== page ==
A ribbon-cutting ceremony for the new Bend Road bridge has been set.
Franklin County will celebrate the bridge’s opening Tuesday, June 5, at 10 a.m. The Bend Road bridge is located on Highway N southwest of Pacific.
County Highway Administrator Ron Williams said the bridge’s contractor, Lehman Construction Company, California, Mo., is finishing up work on the bridge. He said the June 5 deadline should give them plenty of time to finish.
When the bridge opens, the 100-year-old bridge will be shut down. Williams said the old bridge is expected to be removed by early July.
The county has been discussing replacing the Bend Road bridge for several years now. At the Franklin County Transportation Committee meeting Thursday, Chairman Jonathan Zimmermann noted the bridge has been an issue all 18 years he’s been on the committee.
“It’s a big deal for Franklin County,” he said.
The new bridge cost $4.5 million, with the federal government paying the bulk of the cost and Franklin County paying about $1 million.
To date, it is the largest bridge construction project ever undertaken by Franklin County.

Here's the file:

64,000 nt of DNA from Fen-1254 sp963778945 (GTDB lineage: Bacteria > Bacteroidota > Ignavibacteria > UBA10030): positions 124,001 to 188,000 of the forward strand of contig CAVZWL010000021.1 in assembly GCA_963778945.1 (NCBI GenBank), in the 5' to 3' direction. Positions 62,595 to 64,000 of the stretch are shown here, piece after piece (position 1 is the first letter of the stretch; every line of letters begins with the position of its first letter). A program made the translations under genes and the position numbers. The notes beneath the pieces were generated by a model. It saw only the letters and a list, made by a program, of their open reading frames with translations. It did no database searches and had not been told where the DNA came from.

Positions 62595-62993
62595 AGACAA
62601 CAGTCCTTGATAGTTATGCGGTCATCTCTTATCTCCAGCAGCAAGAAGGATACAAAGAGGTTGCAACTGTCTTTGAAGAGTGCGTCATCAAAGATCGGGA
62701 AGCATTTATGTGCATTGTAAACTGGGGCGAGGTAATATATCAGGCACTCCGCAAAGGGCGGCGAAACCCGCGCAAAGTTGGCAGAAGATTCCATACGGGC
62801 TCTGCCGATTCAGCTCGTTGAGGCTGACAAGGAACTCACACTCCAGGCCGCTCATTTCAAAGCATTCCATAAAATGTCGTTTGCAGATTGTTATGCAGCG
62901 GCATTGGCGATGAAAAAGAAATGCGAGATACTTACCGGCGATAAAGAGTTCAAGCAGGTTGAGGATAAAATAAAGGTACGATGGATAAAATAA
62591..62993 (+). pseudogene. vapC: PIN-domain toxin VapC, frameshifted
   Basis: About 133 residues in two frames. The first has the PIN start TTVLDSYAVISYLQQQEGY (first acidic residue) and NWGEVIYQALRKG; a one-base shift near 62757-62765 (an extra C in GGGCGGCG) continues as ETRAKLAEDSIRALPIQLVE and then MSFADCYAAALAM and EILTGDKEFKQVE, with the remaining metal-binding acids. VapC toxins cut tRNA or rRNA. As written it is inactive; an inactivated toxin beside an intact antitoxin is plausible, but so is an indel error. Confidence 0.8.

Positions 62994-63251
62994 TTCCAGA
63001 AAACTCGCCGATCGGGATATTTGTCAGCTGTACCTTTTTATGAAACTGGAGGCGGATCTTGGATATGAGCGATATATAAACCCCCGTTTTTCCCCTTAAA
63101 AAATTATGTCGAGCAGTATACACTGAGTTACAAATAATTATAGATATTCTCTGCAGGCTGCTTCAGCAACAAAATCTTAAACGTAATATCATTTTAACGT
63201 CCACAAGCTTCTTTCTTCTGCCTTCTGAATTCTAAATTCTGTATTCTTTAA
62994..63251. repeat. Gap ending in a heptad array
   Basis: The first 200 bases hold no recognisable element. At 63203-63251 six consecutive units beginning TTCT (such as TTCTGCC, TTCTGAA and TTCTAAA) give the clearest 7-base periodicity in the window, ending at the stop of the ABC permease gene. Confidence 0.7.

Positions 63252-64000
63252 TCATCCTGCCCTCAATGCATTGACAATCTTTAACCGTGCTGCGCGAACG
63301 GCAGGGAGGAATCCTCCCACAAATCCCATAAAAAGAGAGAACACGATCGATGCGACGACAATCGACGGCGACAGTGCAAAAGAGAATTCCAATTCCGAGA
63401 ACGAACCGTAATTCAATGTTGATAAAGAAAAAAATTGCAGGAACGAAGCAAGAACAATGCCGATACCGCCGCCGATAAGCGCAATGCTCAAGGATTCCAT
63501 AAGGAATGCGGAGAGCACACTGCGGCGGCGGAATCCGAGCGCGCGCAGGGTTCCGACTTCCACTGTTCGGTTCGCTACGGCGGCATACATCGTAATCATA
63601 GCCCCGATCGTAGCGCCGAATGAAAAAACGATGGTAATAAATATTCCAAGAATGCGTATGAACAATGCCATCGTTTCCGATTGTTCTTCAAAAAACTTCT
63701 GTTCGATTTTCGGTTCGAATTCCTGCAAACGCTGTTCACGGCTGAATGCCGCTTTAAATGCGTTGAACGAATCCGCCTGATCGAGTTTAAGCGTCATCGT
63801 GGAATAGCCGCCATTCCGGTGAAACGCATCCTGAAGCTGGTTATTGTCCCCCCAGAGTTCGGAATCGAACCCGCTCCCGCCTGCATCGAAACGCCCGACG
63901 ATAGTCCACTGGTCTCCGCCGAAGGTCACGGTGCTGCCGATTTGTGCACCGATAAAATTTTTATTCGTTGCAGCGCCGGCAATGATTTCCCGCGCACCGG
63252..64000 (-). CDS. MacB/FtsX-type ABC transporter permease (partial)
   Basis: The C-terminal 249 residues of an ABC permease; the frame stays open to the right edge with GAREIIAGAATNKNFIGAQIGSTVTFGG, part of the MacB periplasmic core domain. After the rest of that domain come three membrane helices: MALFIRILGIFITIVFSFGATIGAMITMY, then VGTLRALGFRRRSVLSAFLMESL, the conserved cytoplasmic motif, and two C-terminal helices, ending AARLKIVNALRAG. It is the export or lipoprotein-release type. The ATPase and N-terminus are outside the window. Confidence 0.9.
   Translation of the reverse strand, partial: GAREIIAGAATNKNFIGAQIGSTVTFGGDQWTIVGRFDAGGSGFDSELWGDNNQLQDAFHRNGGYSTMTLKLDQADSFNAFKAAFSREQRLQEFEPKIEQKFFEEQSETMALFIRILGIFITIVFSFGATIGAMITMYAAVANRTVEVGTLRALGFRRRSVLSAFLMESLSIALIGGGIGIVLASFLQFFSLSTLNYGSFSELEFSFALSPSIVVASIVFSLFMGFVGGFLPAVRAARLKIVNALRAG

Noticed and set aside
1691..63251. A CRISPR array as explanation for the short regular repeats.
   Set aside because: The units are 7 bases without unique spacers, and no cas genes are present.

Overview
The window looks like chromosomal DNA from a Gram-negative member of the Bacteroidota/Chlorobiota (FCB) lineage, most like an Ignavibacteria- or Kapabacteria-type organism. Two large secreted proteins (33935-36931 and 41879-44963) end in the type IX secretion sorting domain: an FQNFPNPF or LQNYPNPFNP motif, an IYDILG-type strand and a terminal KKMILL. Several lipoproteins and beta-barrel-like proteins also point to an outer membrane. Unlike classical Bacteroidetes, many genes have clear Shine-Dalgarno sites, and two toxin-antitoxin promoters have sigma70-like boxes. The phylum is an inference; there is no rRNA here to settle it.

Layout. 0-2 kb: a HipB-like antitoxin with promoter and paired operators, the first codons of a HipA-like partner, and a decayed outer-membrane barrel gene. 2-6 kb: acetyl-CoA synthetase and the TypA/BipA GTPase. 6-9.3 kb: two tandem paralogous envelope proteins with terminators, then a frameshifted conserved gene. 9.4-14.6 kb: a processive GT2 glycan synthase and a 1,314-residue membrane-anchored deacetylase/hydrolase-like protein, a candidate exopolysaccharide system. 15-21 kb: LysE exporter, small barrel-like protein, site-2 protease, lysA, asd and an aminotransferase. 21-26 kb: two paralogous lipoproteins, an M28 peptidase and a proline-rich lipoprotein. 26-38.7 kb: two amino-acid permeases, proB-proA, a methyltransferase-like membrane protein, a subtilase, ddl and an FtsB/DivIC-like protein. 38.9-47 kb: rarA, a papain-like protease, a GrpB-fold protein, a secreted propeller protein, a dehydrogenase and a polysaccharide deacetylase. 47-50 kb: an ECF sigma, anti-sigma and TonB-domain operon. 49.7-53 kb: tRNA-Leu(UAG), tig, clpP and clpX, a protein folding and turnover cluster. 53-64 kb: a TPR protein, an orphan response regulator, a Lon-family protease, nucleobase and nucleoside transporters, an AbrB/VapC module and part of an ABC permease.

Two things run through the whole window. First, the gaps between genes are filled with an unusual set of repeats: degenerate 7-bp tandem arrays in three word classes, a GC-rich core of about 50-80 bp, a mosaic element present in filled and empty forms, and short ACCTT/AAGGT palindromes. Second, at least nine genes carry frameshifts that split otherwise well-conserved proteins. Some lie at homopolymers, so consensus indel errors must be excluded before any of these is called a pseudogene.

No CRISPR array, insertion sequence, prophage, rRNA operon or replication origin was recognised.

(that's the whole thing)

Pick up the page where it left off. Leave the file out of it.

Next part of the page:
Lehman Construction Company built the bridge. Cochran Engineering designed and engineered the structure.
Presiding Commissioner John Griesheimer and other officials broke ground on the new bridge Oct. 7, 2016.
Construction was halted temporarily in May 2017 when the Meramec River rose and washed away the temporary dam built for construction vehicles.
The rising water raised concerns of local residents, but Griesheimer said the new bridge was designed to withstand the forces and loads created by floodwater.
The old one-lane Bend bridge was built in 1918 to provide a crossing for residents on the southwest side of the river to reach Pacific.
The new span will replace the 100-year-old bridge with its east entrance at right angles to the bluff, which had prevented fire trucks and other large vehicles from using the crossing.
The alignment of the new bridge will connect Bend Road and Highway N in a more direct line, eliminating four right-angle turns that will allow large vehicles to drive directly onto the bridge.